Abstract Title

Session S-05C: Using Stream Bugs to Manage and Restore Watersheds

Keywords

Freshwater

Start Date

1-5-2014 10:30 AM

End Date

1-5-2014 12:00 PM

Description

The 692 square mile Lake Washington/Cedar/Sammamish watershed, containing over 1.4 million human inhabitants, is the most populous watershed in the state of Washington. Yet despite its profound alterations, the watershed continues to sustain several salmon stocks including two ESA-listed Chinook salmon populations. Watershed and salmon conservation efforts are led by a collaborative Salmon Recovery Council representing 27 local governments, citizens, non-profits, state and federal agencies. There is strong support for the persistent collection of data to monitor watershed health and salmon recovery in the watershed. We will present results from a multi-year investigation linking biological data to stream habitat, land use and hydrology trends in the watershed, and discuss how this and other information is used to help adaptively manage salmon recovery efforts in the watershed.

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May 1st, 10:30 AM May 1st, 12:00 PM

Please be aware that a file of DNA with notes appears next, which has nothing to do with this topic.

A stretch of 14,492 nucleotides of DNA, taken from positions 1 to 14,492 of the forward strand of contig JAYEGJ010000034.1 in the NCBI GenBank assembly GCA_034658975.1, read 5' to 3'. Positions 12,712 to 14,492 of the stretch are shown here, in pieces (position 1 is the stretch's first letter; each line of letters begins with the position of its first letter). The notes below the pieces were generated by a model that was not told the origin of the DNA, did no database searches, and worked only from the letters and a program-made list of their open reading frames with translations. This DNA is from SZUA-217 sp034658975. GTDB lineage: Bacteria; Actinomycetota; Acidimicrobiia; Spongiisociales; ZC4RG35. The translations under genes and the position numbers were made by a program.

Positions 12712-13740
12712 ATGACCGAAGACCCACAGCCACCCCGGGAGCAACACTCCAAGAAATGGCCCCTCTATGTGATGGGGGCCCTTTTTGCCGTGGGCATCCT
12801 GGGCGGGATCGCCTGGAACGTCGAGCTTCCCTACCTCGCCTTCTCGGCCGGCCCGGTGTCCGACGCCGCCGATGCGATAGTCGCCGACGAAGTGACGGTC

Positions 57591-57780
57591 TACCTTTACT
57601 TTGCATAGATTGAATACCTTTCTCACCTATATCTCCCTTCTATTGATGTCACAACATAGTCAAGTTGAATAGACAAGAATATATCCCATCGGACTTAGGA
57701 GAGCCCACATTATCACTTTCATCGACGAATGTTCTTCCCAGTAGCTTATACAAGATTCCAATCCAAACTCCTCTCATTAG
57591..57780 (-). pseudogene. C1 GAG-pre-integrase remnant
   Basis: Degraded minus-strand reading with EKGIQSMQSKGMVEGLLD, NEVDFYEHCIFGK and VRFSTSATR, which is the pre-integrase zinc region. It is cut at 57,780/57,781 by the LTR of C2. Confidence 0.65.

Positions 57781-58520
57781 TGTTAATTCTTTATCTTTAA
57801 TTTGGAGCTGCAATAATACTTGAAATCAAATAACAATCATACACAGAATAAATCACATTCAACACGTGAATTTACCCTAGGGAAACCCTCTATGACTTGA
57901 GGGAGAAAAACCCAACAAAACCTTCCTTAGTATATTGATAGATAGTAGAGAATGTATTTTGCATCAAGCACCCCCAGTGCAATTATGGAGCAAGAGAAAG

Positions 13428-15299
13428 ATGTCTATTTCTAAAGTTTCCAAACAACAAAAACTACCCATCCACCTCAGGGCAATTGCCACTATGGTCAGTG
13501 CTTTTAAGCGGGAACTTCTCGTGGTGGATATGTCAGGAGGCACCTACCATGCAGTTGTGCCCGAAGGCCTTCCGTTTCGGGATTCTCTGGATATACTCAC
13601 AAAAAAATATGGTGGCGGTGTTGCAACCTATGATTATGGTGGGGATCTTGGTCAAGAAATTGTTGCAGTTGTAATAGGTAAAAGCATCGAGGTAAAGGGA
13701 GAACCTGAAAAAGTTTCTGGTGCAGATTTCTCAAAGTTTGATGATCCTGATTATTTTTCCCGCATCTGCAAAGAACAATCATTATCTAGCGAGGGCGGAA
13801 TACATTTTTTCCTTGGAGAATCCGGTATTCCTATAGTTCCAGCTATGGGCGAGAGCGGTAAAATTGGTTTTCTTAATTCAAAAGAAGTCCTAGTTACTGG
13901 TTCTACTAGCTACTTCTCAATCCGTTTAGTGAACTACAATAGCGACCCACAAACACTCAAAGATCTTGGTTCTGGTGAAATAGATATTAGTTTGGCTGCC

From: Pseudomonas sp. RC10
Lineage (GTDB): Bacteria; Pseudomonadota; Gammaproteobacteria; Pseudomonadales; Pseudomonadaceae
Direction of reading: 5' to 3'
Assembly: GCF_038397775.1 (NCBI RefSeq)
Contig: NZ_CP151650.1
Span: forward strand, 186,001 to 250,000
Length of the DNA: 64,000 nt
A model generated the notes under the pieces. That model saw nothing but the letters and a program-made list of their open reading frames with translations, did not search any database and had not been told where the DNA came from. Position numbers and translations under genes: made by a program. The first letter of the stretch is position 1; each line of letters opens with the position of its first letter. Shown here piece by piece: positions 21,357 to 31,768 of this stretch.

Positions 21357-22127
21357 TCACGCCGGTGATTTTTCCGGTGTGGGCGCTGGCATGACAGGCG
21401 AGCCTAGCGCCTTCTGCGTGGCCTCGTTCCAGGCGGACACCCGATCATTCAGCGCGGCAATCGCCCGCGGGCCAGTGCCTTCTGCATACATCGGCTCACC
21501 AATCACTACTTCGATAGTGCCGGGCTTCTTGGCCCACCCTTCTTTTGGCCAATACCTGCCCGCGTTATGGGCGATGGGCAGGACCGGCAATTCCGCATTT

Monitoring for Adaptive Management: Status and Trends Monitoring of Aquatic and Riparian Habitats in the Lake Washington/Cedar/Sammamish Watershed

Room 606

The 692 square mile Lake Washington/Cedar/Sammamish watershed, containing over 1.4 million human inhabitants, is the most populous watershed in the state of Washington. Yet despite its profound alterations, the watershed continues to sustain several salmon stocks including two ESA-listed Chinook salmon populations. Watershed and salmon conservation efforts are led by a collaborative Salmon Recovery Council representing 27 local governments, citizens, non-profits, state and federal agencies. There is strong support for the persistent collection of data to monitor watershed health and salmon recovery in the watershed. We will present results from a multi-year investigation linking biological data to stream habitat, land use and hydrology trends in the watershed, and discuss how this and other information is used to help adaptively manage salmon recovery efforts in the watershed.